Every year around the beginning of July, the warm currents off the California coast make their way north through Oregon and into the waters off the state of Washington.
Along with that comes one of the tastiest fish that swim in the ocean: the Albacore Tuna. The excitement felt by fishermen along the coast has been compared to a giant rush of adrenalin. Each year more and more fishermen are joining in on this fishery, buying gear, and rigging their boats to chase after one of the most sustainable fish in the Pacific Ocean.
We here at Salmon University wanted to take some time to help you out with some tips and pointers as you prepare to go tuna fishing. This certainly will not cover everything but it might help answer some of your questions. In this segment I will cover basic items like preparing your boat and planning your trip, then in the next I will cover, gear and equipment needed for the different styles of tuna fishing, and lastly I will cover what to do when you reach the tuna grounds.
Preparing the Boat
First off, you need the right boat. Not every boat is made for every fishery and it is especially true when it comes to Tuna fishing. Most trips out of Westport are between 35 and 55 miles from the jetties. There are many things to consider. First do you have the right boat? I recommend a boat at least 23 feet in length. Two engines is a must. There is always a lot of debate each year regarding whether or not a “kicker motor” is enough for a second engine. Twin large motors would be preferred but a small second outboard is better than just having a single engine. Always remember that if you are 40 miles from the port how long will it take you to return home on a “Kicker?” The United States Coast Guard will not come and tow you home unless you are in danger. They will assist in helping you in arranging a tow if someone is available but, counting on a Good Samaritan to help is not the way to go. You need a boat with covered protection. It can get pretty nasty on some days so you want to have a dry place for the ride out and back. Fuel capacity is a big consideration too. Always remember the rule of thirds. You should always plan your trips to return to the docks with 1/3 of your capacity still in your tank. This means, if your boat carries 150 gallons of fuel you should plan your day to use no more the 100 gallons of that fuel. This provides you enough fuel in reserve to be able to deal with most any situation that may arise.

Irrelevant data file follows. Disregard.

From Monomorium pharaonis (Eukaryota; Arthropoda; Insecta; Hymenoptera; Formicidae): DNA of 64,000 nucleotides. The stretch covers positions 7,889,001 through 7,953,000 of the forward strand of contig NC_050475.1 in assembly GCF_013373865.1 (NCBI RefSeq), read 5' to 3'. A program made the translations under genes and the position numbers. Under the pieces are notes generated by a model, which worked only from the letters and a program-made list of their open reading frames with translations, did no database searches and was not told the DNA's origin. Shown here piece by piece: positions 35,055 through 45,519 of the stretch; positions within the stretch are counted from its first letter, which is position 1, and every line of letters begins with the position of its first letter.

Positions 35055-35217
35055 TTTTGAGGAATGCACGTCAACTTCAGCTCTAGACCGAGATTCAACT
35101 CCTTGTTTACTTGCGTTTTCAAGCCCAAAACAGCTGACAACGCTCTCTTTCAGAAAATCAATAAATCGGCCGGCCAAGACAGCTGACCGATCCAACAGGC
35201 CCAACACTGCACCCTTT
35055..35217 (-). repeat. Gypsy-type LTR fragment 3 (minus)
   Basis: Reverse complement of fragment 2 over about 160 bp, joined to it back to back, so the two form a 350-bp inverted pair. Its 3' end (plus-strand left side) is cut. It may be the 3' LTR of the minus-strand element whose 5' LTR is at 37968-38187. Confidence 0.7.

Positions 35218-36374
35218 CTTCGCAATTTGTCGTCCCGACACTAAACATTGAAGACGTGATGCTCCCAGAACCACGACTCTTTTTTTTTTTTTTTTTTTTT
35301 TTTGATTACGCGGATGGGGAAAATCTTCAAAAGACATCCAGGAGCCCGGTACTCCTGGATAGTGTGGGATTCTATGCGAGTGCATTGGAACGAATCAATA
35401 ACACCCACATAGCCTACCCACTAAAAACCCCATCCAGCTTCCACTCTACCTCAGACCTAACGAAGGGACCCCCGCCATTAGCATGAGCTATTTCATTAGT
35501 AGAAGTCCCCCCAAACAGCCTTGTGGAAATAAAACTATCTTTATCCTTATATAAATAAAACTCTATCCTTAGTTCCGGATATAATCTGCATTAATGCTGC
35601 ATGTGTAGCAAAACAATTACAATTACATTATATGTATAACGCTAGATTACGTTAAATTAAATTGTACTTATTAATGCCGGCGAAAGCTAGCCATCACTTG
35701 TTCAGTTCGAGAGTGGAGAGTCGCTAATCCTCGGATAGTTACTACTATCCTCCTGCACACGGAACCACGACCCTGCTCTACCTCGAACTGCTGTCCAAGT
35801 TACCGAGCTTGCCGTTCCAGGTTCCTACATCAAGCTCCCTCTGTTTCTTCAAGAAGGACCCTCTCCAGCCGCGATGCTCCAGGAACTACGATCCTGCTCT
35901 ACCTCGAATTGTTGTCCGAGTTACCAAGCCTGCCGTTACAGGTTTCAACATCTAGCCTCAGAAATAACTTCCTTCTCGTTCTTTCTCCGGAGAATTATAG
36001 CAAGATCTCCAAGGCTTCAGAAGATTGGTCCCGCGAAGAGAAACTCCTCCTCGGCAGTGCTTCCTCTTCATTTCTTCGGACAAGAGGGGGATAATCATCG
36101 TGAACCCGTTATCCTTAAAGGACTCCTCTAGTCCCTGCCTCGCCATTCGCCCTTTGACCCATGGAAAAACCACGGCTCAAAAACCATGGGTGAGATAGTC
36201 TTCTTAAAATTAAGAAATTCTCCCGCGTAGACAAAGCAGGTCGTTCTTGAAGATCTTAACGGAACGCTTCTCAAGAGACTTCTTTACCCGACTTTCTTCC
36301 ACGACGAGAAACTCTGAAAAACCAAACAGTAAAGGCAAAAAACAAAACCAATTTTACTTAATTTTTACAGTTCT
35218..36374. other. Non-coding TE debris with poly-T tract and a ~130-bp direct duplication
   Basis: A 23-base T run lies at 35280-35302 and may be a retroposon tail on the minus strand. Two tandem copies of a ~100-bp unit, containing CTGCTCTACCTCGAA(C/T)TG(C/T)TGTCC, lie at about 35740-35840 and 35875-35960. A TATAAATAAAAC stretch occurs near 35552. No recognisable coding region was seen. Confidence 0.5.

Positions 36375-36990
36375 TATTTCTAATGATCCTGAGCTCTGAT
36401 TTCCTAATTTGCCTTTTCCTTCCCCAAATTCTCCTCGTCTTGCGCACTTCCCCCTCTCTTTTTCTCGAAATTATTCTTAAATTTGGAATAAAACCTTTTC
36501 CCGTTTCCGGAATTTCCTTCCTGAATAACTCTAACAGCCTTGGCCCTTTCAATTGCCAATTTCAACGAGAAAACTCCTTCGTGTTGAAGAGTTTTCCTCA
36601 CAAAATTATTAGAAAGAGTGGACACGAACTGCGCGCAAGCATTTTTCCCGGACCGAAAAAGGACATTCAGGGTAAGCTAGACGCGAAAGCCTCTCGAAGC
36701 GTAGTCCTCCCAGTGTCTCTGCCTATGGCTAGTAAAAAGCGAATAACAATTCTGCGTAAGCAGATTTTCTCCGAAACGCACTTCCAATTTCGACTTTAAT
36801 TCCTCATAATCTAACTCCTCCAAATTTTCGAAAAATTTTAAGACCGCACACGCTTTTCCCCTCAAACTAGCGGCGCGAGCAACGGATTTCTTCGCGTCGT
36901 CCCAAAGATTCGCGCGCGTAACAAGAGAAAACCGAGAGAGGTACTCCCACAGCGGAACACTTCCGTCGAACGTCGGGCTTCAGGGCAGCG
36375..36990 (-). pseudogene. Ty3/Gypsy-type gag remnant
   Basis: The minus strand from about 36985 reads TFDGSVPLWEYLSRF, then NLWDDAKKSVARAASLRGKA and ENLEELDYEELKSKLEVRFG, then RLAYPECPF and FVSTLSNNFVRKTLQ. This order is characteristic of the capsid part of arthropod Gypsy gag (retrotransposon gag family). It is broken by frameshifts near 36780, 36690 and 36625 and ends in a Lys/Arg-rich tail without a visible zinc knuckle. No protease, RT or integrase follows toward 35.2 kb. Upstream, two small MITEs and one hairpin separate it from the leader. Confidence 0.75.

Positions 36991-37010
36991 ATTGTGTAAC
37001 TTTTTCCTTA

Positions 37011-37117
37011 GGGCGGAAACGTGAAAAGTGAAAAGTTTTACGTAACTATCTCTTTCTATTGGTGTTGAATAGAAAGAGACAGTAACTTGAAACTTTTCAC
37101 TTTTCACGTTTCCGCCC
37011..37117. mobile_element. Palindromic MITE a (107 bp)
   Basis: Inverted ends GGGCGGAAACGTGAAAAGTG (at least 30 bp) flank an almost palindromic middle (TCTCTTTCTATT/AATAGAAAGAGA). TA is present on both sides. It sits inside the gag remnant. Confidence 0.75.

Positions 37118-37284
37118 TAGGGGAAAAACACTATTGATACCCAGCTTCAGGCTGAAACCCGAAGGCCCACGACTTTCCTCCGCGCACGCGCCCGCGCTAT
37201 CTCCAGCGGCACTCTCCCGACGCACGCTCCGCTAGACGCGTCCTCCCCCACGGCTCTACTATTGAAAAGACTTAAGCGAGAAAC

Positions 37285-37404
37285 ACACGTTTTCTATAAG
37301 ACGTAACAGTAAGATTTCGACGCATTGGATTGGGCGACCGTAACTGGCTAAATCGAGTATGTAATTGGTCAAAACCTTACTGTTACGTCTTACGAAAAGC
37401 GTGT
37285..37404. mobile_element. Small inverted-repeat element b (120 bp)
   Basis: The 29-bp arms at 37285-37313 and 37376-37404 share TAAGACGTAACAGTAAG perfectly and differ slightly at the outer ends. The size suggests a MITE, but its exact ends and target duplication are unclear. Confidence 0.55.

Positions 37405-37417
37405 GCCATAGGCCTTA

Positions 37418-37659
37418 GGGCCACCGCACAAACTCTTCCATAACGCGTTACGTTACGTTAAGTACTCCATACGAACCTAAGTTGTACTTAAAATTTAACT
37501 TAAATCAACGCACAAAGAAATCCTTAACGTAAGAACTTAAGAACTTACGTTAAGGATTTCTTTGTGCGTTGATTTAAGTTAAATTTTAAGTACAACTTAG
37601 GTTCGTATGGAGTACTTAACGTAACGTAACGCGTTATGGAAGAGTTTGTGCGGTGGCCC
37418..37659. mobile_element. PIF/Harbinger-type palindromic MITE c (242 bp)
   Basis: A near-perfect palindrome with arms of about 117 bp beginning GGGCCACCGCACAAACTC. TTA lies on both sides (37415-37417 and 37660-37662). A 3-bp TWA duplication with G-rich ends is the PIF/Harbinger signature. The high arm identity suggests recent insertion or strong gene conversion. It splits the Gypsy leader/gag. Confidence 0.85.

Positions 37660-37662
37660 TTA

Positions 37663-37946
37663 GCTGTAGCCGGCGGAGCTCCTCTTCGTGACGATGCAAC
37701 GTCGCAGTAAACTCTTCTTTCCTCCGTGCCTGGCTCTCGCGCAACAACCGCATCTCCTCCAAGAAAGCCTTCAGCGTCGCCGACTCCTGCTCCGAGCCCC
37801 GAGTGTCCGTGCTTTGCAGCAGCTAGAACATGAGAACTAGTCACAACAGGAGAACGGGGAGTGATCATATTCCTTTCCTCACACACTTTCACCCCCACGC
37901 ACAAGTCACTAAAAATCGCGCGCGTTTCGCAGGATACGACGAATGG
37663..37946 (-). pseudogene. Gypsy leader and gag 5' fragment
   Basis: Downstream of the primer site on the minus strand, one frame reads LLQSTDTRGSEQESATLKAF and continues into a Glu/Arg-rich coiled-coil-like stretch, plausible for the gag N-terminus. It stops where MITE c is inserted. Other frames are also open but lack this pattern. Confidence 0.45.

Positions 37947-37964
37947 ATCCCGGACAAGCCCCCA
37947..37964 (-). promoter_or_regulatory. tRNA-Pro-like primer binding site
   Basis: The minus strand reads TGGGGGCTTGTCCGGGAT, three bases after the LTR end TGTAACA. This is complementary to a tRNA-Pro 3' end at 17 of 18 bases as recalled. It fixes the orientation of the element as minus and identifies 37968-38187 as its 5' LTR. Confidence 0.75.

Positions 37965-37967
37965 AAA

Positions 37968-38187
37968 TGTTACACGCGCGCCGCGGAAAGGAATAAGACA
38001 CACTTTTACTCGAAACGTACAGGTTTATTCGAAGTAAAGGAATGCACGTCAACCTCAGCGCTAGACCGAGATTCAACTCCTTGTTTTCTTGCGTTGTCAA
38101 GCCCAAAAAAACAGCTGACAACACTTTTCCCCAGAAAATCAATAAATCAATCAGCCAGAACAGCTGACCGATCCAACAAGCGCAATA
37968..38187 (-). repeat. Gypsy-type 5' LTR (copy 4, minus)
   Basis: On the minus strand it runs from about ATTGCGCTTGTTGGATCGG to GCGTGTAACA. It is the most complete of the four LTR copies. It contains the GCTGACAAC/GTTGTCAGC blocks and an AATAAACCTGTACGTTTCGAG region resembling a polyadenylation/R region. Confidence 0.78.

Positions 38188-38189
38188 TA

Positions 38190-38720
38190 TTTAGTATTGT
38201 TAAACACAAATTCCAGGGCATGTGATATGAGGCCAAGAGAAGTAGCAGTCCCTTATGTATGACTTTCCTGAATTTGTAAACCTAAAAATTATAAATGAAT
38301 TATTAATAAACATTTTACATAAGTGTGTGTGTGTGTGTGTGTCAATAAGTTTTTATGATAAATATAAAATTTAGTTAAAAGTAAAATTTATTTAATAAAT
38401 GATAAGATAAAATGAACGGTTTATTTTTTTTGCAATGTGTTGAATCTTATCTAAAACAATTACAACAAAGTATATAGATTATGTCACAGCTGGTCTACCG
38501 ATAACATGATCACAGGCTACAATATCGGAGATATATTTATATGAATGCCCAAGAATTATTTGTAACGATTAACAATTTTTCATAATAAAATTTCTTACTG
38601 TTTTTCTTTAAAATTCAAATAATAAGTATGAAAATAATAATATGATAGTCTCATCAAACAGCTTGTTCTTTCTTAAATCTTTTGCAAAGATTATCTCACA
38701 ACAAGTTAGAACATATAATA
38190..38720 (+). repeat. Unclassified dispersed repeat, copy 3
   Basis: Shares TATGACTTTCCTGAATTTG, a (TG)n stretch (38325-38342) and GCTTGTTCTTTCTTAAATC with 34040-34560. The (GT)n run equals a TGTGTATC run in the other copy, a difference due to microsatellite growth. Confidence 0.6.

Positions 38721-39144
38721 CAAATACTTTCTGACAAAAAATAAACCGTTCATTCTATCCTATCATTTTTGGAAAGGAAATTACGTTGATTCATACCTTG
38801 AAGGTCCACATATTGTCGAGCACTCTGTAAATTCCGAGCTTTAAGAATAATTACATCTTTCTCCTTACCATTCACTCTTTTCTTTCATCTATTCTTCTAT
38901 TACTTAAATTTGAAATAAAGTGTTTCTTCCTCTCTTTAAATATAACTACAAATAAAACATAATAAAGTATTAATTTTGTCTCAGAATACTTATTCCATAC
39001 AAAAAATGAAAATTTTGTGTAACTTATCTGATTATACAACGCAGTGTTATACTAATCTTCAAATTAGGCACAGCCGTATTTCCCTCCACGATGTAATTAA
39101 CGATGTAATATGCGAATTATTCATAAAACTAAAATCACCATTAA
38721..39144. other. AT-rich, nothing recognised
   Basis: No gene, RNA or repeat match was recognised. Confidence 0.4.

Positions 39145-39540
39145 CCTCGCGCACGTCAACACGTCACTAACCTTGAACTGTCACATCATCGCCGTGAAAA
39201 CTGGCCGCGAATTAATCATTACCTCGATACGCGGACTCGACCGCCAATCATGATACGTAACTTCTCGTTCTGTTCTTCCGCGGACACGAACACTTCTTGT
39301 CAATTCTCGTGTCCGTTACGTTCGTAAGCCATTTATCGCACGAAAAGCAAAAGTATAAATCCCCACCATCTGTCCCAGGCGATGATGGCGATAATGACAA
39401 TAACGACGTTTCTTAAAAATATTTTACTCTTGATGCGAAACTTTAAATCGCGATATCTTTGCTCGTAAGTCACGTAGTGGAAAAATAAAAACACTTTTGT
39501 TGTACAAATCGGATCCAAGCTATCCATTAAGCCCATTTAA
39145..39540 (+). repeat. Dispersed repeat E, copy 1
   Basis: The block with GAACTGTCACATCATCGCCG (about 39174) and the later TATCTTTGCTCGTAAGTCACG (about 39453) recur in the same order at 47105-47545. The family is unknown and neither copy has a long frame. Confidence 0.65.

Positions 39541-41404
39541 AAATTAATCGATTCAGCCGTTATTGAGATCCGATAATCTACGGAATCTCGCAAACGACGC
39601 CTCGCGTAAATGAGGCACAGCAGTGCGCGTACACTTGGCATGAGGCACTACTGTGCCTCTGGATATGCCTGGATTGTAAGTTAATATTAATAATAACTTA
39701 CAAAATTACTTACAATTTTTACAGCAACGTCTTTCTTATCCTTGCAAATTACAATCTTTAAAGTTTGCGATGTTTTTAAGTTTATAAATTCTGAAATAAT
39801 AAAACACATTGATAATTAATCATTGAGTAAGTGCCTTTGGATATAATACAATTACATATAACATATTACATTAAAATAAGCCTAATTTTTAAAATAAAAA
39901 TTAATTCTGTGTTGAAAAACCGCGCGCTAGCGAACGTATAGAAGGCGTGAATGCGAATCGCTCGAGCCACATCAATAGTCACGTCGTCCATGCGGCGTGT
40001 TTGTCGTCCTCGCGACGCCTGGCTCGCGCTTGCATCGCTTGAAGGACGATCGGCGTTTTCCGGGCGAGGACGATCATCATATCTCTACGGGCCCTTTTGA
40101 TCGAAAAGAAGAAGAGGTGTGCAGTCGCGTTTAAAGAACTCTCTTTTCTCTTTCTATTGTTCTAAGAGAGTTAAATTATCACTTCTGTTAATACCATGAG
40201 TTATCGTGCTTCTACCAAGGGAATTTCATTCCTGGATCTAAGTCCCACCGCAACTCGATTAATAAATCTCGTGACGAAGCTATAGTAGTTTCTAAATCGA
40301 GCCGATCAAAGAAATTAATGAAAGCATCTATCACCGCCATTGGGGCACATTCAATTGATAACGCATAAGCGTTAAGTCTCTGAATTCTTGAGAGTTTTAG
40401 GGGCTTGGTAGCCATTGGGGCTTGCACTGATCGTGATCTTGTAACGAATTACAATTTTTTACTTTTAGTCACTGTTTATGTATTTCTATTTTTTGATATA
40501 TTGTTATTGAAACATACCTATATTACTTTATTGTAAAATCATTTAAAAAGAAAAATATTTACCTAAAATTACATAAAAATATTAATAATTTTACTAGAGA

Next is the carrying capacity of your boat. By the time you fuel up, figure approximately seven pounds per gallon, load people, gear, and ice it adds up fast. Make sure you do not overload your boat. As far as ice goes, you need to plan on three to five pounds of ice per fish. Tuna are very warm, even hot, inside when they are landed and must be cooled down quickly. Open the belly of one sometime and place your hand inside. You will see what I mean. Ice can be purchased by the bag at any store but the best option is flaked ice which you can buy in bulk. I get my ice from Westport Seafood here in Westport. They are located at the end of the marina on the spit. You must purchase a full tote of ice, which is about 800 pounds. If you have your own Tote they will fill it or they have totes that they will fill and you can transfer it into you own coolers or Kill Bags. The cost is approximately $50 per tote. Now you have the ice, what do you do with it? Most guys will load the fish boxes with it, place a few large coolers on the boat, or use a soft side insulated bag. These are large insulated storage bags, which will hold plenty of ice and tuna. I use Reliable Kill Bags.